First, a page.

On a brighter note - I think initiatives like Ngāi Tahu have for new babies with a kit to help new parents with their babies are amazing and will go a long to way to help setting them up for life!

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As Deng Xiaoping said, it doesn't matter if a cat is black or white, so long as it catches mice.

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I guess re 'non govt help', there should/could have been more discussion in the article about the role of 'charitable business tax exemptions' creating an uneven playing field for some of Ngai Tahus businesses, and who works the system better eg say Sanitarium or Ngai Tahu

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The whole tax exemption for charities is a bit of a beatup. ANY company can have the same benefit by donating their profits to a charity. The reality is that to meet the requirements all profits are permanently locked up to serve charitable purposes only, those companies still pay GST and all their staff are taxed as normal employees. Effectively the only tax advantage is timing for any funds retained in the business.
Whether you believe the advancement of religion is a charitable purpose or not (as per Sanitarium) is a a different matter all together.

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Your comments would be valid except for the fact that Maori have spent a lot of time, effort and money lobbying the government (which under normal circumstances would be consider political activity which voids their charity tax status...see the recent Greenpeace decision as an example) for favourable treatment. It’s not just about using profit for charitable purposes, it’s also about not using political influence to push your message. Maori elders and their councils are constantly pushing to have privilege for Maori enshrined in legislation over others. It’s this that should threaten the current tax status of Iwi, not where or how they spend their money.

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You are grouping together separate entities for your argument. Maori are not a registered charity, some Maori entities are charities and use their funds for such purposes.
Ngai Tahu for example cannot use funds from one of its charities to push a political message, it can however push a political message using other funding sources. Same as Greenpeace can separate it's advocacy from its environmental work, one would be charitable and the other not.

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Really? So Maori pushing for water rights is all about political interpretation not financial gain? Give me a break, who would benefit directly from water rights being granted under the Treatty of Waitangi, that would be the entities who are only charitable according to you. Greenpeace was deemed a political organisation exactly because the court did not allow them the distinction you describe.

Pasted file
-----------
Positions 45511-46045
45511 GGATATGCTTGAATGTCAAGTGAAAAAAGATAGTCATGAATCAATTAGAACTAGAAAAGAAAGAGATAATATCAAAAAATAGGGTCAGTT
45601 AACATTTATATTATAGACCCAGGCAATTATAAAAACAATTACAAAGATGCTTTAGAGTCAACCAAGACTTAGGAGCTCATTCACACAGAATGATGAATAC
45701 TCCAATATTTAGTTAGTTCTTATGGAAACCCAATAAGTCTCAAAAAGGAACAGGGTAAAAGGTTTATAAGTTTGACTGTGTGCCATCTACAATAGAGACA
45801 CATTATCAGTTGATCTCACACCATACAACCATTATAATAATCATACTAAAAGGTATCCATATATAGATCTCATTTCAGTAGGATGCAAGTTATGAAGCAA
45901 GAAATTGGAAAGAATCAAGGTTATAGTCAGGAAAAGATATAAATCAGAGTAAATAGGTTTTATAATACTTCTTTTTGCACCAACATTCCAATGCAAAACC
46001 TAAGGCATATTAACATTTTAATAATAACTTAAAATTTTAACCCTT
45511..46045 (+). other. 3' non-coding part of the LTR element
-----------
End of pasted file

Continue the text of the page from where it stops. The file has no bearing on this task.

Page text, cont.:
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It would be interesting if someone could run the tax paid numbers if they didn't receive tax exemptions. Compound growth is generally a lot easier over large amounts of time without taxation (and rates)
.

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Greenpeace as a single legal entity could not be charitable, if it split its charitable and non charitable purposes it could retain charitable status for any environmental projects. Every cent that a charity earns is locked up for only charitable purposes.

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It is concerning that such distorted, inaccurate and uninformed version of New Zealand history is perpetrated by a member of the media. It stands in danger of reinforcing a sense of victimhood and resentment commonly seen among some Maori. Such statements of "fake history" usually go unchallenged and become accepted as fact to the benefit of no-one.
Furthermore, the next time that someone asks him what has the Government done for Maori, he might reflect upon John F Kennedy's quote of "Ask not what your country can do for you, ask what you can do for your country".

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So what's the true version of NZ history?

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In the words of that great yachtsman Dennis Conner '" we won, you lost."

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Trouble is, you didn't "win". If you did, we wouldn't have Pakeha dominated parliaments and governments of every hue providing Maori Television, Maori universities, Maori early childcare, Maori Education Foundation, Maori seats in local government (EBOP), 22 Maori radio stations, Maori consultation requirements under the RMA, Maori seats in Parliament, the Ministry of Maori Development, Maori trust boards, Maori Fisheries Commission, Maori Language Commission, NZ Maori Council- you get the picture. Doesn't really seem like a victory for you, does it?

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Okay guys and gals. This argument has been going on for ages. It is never ending as the two sides see it totally differently. It's what happens in life.
The key to it today is to forgive. I know, it's hard, but both sides have to learn to forgive one another.
Neither side was perfect nor are they today, but we have to figure out a way to get on... together. For all our benefits.
The Waitangi Tribunal process has been long and hard, but also necessary. There was too much bad blood spilled not to have to reconcile somehow.
Both sides are still angry. That's to be expected I think, but we have to both grow up a bit and learn how to see the others point of view.
Neither Maori nor European can claim to be squeaky clean. Some nasty stuff happened, and indeed is still happening, and we need solutions. And the sooner the better in my book.
I'm encouraged by what I see with Maori in business. I believe in time they may turn out to be one of the rocks of this nation's business community. Us white fellas keep on selling ours.
There is much we both still need to understand about each other, including how we can get an essentially tribal system up to speed in the new millennium, if indeed, they choose to want that. They may not. That is their choice, and we need to respect that, if it is the case.